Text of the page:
Ukraine news from April 14: Russia says the missile cruiser the Moskva has sunk after an explosion and fire.
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These were the updates on April 14:
Russia’s defence ministry has said the missile cruiser Moskva, the flagship of Russia’s Black Sea fleet, sank as it was towed back to port in stormy weather following an explosion and fire, Russian news agencies reported.
“While being towed … towards the destined port, the vessel lost its balance due to damage sustained in the hull as fire broke out after ammunition exploded. Given the choppy seas, the vessel sank,” the state-owned TASS news agency quoted the ministry as saying.
The defence ministry had said earlier on Thursday that the Soviet-era ship had been badly damaged by the fire, which Ukraine said was a result of its missile strike.
At least 503 civilians have been killed in Ukraine’s eastern Kharkiv region since Russia launched its invasion on February 24, the local governor has said.
Oleg Synegubov wrote on Telegram that the dead included 24 children.
France will “very soon” transfer back its embassy in Ukraine to Kyiv from Lviv, French Foreign Minister Jean-Yves Le Drian told his Ukrainian counterpart Dmytro Kuleba in a phone call.
The French embassy was moved to Lviv in early March, the foreign ministry statement said.
President Vladimir Putin has said that Moscow would work to redirect its energy exports eastward as Europe tries to reduce its reliance on them, adding that European nations would not be able to ditch Russian gas immediately.
While the EU debates whether to slap sanctions on Russian gas and oil and member states seek supplies from elsewhere, the Kremlin has been forging closer ties with China, the world’s top energy consumer, and other Asian countries.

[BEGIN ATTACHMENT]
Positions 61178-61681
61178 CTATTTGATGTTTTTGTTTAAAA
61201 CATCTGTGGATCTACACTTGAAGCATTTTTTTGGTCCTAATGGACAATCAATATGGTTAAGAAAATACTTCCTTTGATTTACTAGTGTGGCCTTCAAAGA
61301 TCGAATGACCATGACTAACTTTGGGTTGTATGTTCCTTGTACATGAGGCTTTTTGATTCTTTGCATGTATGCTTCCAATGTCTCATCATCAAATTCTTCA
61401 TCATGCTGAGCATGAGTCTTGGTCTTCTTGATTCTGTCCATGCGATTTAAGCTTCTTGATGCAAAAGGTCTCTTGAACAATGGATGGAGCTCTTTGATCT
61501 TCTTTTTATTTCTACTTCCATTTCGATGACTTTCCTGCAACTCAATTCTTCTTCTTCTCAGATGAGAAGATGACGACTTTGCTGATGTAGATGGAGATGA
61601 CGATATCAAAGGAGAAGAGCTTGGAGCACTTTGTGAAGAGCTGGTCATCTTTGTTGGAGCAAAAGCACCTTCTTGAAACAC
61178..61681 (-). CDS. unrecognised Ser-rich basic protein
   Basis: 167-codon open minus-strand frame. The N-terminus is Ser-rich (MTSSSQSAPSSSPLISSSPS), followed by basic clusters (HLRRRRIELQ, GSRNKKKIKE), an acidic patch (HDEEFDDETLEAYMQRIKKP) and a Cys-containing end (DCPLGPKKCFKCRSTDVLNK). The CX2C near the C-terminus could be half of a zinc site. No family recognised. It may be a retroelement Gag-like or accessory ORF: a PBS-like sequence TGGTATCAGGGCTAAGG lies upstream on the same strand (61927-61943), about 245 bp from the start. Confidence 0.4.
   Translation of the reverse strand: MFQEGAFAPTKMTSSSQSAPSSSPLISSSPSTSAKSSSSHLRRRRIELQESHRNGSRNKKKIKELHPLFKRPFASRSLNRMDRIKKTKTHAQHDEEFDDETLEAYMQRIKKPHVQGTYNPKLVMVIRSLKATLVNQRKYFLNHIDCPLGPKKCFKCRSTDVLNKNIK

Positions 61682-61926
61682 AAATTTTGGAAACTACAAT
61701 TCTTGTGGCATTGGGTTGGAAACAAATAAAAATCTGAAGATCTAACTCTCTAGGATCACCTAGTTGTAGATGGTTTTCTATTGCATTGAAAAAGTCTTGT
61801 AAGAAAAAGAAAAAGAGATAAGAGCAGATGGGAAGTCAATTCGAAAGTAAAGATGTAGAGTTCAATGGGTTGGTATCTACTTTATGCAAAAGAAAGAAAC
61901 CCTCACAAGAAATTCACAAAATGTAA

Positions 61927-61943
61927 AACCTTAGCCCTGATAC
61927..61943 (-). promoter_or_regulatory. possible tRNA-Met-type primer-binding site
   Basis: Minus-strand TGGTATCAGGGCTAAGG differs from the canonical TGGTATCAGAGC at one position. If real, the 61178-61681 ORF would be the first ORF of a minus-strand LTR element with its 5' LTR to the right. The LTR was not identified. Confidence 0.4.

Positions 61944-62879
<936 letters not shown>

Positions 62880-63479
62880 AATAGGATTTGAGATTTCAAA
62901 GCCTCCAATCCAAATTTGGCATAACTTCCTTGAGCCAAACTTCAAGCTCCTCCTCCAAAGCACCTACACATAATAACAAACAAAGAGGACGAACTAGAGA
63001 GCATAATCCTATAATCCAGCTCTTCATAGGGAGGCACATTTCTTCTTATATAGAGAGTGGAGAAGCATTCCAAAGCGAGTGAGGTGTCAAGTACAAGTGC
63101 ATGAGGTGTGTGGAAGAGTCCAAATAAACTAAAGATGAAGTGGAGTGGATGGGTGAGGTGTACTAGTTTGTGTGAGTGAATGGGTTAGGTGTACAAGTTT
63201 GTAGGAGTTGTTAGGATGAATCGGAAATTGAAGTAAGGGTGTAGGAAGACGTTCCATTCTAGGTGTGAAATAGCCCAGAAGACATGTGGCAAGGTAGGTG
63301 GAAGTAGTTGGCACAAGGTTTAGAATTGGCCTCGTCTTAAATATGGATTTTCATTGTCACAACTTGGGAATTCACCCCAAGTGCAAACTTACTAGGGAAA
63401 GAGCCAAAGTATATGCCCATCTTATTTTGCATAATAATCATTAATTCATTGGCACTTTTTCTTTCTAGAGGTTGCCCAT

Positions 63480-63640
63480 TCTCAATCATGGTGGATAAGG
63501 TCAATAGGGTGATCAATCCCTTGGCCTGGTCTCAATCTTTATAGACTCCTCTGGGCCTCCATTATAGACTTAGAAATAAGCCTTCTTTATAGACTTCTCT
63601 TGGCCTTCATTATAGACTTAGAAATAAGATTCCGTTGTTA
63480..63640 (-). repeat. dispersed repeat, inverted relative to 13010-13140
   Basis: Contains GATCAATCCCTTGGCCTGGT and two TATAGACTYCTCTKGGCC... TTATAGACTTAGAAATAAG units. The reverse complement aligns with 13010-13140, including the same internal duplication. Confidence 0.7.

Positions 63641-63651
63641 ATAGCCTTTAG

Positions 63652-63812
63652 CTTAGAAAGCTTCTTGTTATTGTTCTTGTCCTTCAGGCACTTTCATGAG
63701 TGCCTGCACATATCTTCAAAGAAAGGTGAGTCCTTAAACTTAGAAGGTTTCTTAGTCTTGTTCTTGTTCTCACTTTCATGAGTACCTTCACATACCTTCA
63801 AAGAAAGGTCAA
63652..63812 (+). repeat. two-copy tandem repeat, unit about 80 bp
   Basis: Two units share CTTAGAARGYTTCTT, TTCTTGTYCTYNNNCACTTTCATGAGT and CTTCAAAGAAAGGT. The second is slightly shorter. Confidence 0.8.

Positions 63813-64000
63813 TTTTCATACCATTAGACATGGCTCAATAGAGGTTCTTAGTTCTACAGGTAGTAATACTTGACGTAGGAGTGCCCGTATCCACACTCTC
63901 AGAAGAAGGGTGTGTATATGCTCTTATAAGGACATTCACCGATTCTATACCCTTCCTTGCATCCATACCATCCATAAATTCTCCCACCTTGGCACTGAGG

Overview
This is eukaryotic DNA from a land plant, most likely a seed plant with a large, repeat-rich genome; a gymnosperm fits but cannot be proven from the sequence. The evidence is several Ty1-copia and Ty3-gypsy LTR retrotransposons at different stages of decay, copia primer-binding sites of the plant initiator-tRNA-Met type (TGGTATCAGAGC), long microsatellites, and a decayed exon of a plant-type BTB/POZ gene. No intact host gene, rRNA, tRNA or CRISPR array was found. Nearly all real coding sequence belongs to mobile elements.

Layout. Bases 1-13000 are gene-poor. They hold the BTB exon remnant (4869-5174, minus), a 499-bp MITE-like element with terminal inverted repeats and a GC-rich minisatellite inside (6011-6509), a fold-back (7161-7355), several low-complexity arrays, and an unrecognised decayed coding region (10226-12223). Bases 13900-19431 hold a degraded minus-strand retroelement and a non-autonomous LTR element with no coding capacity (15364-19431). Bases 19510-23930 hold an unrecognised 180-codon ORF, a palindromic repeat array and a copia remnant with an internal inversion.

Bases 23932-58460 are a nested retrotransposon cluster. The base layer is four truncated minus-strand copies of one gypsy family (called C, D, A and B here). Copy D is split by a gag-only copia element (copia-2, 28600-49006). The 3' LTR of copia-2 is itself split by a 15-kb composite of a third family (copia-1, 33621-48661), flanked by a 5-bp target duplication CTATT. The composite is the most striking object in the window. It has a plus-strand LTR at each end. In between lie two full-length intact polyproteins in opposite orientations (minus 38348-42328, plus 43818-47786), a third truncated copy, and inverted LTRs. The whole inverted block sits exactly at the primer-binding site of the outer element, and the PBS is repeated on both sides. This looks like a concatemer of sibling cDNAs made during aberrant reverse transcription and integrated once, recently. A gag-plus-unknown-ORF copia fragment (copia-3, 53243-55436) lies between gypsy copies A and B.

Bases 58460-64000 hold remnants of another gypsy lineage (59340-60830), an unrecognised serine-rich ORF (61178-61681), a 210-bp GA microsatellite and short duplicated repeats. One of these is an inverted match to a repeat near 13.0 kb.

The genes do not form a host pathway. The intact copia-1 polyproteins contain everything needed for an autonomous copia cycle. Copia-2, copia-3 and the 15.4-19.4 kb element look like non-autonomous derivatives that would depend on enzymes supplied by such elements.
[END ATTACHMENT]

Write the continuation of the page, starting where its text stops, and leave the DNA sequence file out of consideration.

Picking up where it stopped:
“The so-called partners from unfriendly countries concede themselves that they won’t be able to make do without Russian energy resources, including without natural gas, for example,” Putin told a televised government meeting.
“There is no rational replacement [for Russian gas] in Europe now.”
Russian aviation has destroyed seven military facilities in Ukraine in the past 24 hours, including an artillery missile depot, Interfax news agency quoted the Russian defence ministry as saying.
Ukraine has rejected claims by Moscow that Ukrainian forces carried out attacks along the border between the countries, including an air raid that Russia said left seven people wounded.
Russia’s investigative committee said the incident involved two combat helicopters “equipped with heavy offensive weapons” that had “illegally” entered Russian airspace.
Read more here.
International Criminal Court Prosecutor Karim Khan has said he would keep trying to get Russia to engage with his war crimes investigation in Ukraine.
Speaking at a briefing in Kyiv after visiting a town in the region where Ukraine says atrocities were committed against civilians under recent Russian occupation, Khan said: “I’ll keep trying to approach, for the third time, the Russian Federation.”
Russia has dismissed allegations its troops committed war crimes in Ukraine since the February 24 invasion as fake news.
A second village in Russia’s Belgorod region has come under fire from Ukraine, the regional governor has said, the latest in what Russian authorities say have been a series of cross-border attacks.
“Our village of Zhuravlyovka was fired on from Ukraine,” Governor Vyacheslav Gladkov said in a post on the Telegram messaging service. He said residential buildings were damaged and that he did not know if anyone had been injured.